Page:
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Difference between Physisorption and Chemisorption

Chemistry is a broad subject comprising of different topics like atoms, molecules, chemical reactions, acids, bases, etc. All these subjects are used to study and understand the basis of chemicals. There are a variety of chemicals that are used in our day-to-day lives. So, today we will be discussing about the two kinds of adsorption. But let us first understand the meaning of adsorption.

Adsorption is defined as the process wherein the solid hold the molecules of liquid and gas as a thin film. Adsorption is basically the sticking/ fixing of the atoms, molecules, or ions from a liquid or gaseous surface. In chemistry, it is a mass transfer process. The unsaturated forces are adsorped at solid surfaces. Now, there are two kinds of adsorption, i.e., physisorption and chemisorption. Let us discuss them in detail.

Physisorption vs Chemisorption


Physisorption is defined as the process wherein the structure of a molecule/ atom is unsettled. Physisorption is also known as physical adsorption, i.e., the physical bonding of gas molecules with the liquid or solid surface. The gas molecules and the surfaces come under contact at low temperatures. Interestingly, physisorption is caused by the intermolecular force between adsorbents and adsorbates. Physisorption majorly occurs on the solid surface. This kind of adsorption is called 'Van Der Waals', and the force it exhibits is called 'Van Der Waals Force.'

Physisorption is an exothermic process. The sum of the volume, product pressure, and internal energy is relatively low because the van der Waals force is weakened in the physisorption process. Physisorption can be reversed if the pressure is relatively decreased. Physisorption creates many multi-molecular layers, and this process does not require any activation energy. The interaction energy is weak in physisorption, but it plays an important role.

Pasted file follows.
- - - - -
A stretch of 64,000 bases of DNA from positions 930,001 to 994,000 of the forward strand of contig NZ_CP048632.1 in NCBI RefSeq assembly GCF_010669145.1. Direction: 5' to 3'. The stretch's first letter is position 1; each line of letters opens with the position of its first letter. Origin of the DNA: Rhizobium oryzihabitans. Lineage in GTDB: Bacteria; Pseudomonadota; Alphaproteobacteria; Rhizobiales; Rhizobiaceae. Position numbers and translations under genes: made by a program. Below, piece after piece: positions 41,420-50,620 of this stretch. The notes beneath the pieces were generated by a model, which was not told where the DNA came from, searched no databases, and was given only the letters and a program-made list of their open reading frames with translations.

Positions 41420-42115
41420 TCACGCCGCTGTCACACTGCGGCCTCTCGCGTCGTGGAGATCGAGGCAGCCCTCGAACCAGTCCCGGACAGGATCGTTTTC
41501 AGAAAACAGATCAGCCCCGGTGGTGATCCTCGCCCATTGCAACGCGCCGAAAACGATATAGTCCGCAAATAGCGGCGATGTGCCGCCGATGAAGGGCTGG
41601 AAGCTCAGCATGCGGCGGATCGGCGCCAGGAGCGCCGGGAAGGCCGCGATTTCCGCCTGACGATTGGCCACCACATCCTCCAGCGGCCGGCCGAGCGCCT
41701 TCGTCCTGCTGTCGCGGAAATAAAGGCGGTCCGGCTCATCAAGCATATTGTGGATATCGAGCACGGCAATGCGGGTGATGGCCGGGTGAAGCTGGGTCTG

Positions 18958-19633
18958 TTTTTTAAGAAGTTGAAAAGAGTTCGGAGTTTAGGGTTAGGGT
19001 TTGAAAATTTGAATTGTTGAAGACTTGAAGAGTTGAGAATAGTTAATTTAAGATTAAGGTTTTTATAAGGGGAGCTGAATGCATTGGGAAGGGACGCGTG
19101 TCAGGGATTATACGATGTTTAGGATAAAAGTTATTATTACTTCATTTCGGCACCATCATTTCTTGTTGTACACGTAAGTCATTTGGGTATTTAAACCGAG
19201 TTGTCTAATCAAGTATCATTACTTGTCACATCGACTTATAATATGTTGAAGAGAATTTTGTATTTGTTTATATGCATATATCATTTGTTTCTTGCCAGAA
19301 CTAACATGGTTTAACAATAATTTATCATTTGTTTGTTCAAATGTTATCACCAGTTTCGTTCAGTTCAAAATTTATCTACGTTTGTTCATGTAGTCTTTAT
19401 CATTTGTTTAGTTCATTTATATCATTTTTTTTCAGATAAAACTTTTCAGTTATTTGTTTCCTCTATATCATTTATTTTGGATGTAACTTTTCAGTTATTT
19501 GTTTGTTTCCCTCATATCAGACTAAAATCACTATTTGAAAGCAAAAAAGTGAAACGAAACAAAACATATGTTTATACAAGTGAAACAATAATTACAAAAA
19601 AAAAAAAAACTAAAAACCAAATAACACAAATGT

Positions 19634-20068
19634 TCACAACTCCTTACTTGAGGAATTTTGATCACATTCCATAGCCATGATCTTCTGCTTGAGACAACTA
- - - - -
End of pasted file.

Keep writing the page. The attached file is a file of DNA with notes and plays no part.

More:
The process of physisorption is used to examine the interaction between molecules and the solid surface. One of the common examples of physisorption is the adsorption of gases such as nitrogen, hydrogen, etc. These gases interact at a low temperature. With the increase in adsorption, the surface area also increases. Thus, adsorption depends upon the nature of adsorbate.


Chemisorption is defined as a process in which the chemical reaction between the adsorbate and adsorbent takes place. The process comprises of transfer and sharing electrons between adsorbents and adsorbates. Chemisorption is an exothermic process that occurs when there is an increase in temperature. This process begins at a low temperature, followed by an increase in pressure. A chemical bond is formed in this process, and the sum of internal energy, volume, product pressure is relatively high. Examples of chemisorption include macroscopic phenomena like corrosion. Chemisorption is also seen in heterogeneous catalysts wherein the molecules react with one another through chemisorbed intermediates.

Chemisorption is specific in nature. In this process, the adsorbents and adsorbates get linked to one another through chemical bonds. These bonds are either ionic or covalent in nature. The activation energy in this process is also high, along with high temperatures. It is interesting to note that the chemisorption process is reversible. However, it is not much affected by the slight changes in pressure. Thus, chemisorption takes place in case of high temperatures.

Now, there are several differences between physisorption and chemisorption. So, let us have a look at them.

1. Physisorption is defined as the process in which the structure of an atom or a molecule is unsettled. On the other hand, chemisorption is defined as the process in which the chemical bonds are formed through interaction between adsorbates and adsorbents.
2. Physisorption occurs due to Van Der Waals forces. Chemisorption occurs due to the creation of chemical bonds.
3. Physisorption is reversible in nature. Chemisorption is irreversible in nature.
4. Physisorption is considered as non-specific. Chemisorption is relatively specific in nature.
5. Physisorption occurs in low temperatures. Chemisorption occurs at high temperatures.
6. The process of physisorption decreases with an increase in temperature. The chemisorption process increases with an increase in temperature.
7. A multi-molecular layer is formed in this process. A uni-molecular layer is formed in this process.
8. The activation energy is low. The activation energy is quite high.

So, these are some of the contrasting points between physisorption and chemisorption. Both these processes are essential for the formation of chemical bonds and intermolecular connections. Thus, both physisorption and chemisorption are a significant part of chemistry.

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